The heart is surrounded by three major coronary arteries that supply blood and oxygen to the heart muscle. If you develop a blood clot in one of these arteries is interrupted blood supply to areas of the heart muscle. This is a coronary thrombosis.
Usually produces an intense pain in the chest behind the sternum (breastbone), which often extends to the left arm. The area of muscle that is not enough supply stops working properly, if not quickly dissolve the blood clot, for example, a drug that dissolves the clot (thrombolysis). Why produce coronary thrombosis?
Coronary thrombosis, which usually occurs in the coronary arteries, develops, often in the place where an atherosclerotic plaque ruptures. Most people in the developed world suffer from atherosclerosis (hardening of the arteries) in some parts of the body without even realizing it. Atherosclerosis can begin about twenty years and develop gradually as they get older.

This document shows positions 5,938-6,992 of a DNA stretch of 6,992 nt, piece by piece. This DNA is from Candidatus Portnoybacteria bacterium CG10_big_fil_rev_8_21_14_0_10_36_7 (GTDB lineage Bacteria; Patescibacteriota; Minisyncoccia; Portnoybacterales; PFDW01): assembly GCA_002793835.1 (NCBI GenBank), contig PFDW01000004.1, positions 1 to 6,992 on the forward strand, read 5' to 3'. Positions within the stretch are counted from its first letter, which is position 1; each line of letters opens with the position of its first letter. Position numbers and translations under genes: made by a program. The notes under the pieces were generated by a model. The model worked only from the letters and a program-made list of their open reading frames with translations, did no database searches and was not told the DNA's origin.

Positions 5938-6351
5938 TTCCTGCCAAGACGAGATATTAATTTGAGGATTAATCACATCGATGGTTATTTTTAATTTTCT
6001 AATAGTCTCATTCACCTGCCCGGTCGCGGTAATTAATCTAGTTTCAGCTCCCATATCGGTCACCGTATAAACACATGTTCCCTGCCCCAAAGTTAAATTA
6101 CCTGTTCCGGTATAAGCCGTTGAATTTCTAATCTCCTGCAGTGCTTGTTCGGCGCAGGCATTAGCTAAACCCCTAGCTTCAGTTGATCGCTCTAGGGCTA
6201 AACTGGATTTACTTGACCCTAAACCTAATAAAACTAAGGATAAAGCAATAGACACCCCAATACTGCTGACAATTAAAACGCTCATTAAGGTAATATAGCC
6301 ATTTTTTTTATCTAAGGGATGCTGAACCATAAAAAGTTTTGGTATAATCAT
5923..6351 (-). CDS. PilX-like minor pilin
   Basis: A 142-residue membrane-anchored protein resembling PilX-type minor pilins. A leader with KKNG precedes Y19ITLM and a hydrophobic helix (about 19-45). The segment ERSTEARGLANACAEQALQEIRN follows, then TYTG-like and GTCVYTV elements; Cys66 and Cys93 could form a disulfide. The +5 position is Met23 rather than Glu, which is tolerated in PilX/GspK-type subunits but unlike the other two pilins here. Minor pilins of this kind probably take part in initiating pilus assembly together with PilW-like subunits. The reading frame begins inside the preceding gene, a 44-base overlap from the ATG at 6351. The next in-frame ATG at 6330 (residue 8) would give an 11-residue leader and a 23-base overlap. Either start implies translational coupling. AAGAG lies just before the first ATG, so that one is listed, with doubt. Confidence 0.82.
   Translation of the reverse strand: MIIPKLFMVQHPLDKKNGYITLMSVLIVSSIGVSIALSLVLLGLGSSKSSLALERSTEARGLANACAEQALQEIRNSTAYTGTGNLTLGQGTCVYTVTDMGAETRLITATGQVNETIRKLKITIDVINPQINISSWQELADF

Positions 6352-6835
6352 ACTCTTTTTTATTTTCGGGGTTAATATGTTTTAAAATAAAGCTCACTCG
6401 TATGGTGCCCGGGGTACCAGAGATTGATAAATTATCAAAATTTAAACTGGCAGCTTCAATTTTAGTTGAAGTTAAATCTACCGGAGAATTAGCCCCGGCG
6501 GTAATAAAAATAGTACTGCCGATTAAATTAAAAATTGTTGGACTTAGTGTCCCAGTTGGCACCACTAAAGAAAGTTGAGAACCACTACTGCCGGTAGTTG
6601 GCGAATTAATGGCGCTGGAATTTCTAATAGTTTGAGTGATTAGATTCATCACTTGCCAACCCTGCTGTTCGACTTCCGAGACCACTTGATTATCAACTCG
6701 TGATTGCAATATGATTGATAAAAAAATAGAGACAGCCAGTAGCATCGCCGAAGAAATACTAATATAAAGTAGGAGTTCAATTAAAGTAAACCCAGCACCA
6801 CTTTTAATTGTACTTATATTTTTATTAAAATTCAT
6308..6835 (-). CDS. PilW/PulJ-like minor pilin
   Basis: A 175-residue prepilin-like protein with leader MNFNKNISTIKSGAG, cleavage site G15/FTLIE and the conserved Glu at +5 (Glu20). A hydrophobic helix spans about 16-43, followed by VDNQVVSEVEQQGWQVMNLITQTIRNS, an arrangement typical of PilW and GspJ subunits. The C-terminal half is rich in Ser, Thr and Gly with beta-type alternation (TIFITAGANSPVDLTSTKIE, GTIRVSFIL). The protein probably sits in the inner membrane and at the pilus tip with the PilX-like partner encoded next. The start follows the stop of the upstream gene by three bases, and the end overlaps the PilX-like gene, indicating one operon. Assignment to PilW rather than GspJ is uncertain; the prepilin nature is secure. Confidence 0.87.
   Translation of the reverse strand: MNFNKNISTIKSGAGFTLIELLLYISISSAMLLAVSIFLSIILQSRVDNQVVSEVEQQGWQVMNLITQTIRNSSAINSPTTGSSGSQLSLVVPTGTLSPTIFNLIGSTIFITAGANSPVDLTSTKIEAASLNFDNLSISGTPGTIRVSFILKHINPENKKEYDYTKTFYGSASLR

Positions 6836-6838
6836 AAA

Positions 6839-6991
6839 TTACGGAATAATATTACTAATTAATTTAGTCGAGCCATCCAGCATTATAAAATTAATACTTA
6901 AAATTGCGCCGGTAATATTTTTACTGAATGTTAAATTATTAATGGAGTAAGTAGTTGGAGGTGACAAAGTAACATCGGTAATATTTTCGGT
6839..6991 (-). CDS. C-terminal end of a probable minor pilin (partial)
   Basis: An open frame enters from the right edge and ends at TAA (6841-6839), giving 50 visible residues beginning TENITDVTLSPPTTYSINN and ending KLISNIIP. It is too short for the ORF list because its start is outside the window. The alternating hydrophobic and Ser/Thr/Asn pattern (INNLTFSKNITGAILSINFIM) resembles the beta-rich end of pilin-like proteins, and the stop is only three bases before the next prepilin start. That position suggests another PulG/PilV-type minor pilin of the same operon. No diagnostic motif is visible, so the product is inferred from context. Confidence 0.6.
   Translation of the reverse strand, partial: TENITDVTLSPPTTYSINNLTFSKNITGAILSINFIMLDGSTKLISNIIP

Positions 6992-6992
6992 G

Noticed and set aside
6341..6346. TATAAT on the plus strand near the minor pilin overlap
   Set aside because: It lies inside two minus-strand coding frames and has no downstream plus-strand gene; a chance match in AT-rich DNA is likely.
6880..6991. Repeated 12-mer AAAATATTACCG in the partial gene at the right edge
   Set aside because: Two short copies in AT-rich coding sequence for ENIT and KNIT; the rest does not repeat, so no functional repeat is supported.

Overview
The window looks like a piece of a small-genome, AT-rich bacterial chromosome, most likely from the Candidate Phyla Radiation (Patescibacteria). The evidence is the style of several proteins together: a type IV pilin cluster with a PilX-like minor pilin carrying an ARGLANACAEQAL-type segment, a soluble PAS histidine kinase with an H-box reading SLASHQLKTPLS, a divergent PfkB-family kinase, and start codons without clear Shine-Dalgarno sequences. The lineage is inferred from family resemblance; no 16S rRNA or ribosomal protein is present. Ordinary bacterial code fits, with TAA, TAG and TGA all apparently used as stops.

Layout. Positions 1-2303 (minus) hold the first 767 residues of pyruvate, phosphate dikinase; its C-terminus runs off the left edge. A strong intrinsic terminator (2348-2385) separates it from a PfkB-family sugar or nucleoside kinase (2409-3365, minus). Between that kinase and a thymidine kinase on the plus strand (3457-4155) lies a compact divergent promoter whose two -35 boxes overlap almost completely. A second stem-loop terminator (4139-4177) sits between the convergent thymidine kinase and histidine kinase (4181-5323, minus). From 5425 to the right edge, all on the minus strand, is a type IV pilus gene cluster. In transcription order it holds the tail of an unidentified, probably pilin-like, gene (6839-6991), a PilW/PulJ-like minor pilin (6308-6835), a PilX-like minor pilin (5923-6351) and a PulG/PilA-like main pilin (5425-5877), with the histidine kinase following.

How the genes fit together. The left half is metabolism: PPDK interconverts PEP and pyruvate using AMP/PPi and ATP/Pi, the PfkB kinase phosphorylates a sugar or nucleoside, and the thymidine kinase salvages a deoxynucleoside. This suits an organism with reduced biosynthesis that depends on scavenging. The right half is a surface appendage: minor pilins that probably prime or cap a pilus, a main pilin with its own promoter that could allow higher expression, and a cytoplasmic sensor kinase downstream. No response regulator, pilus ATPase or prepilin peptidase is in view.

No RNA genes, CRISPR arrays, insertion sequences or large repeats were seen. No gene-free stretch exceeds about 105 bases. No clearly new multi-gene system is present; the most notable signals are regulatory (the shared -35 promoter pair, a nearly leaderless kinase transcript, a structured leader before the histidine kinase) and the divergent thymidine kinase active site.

Some people have symptoms of atherosclerosis in the coronary arteries, which are shown as angina pectoris (chest pain). By contrast, the plaque rupture leading to coronary thrombosis often occurs in people without a previous history of angina pectoris.
The lining of the artery that supplies irrigation to the heart muscle is forming the atherosclerotic plaque. If you break the diseased coronary artery may develop a blood clot, which consists of blood-clotting proteins, platelets and red cells. This training can disrupt the blood supply, and is called the blood clot.
credit to: Dra. Sabine Gill, Dr. Steen Dalby Kristensen, Dr. Neal Uren, Dr. Patrick Davey, Dra. Montserrat Vilaseca Corbera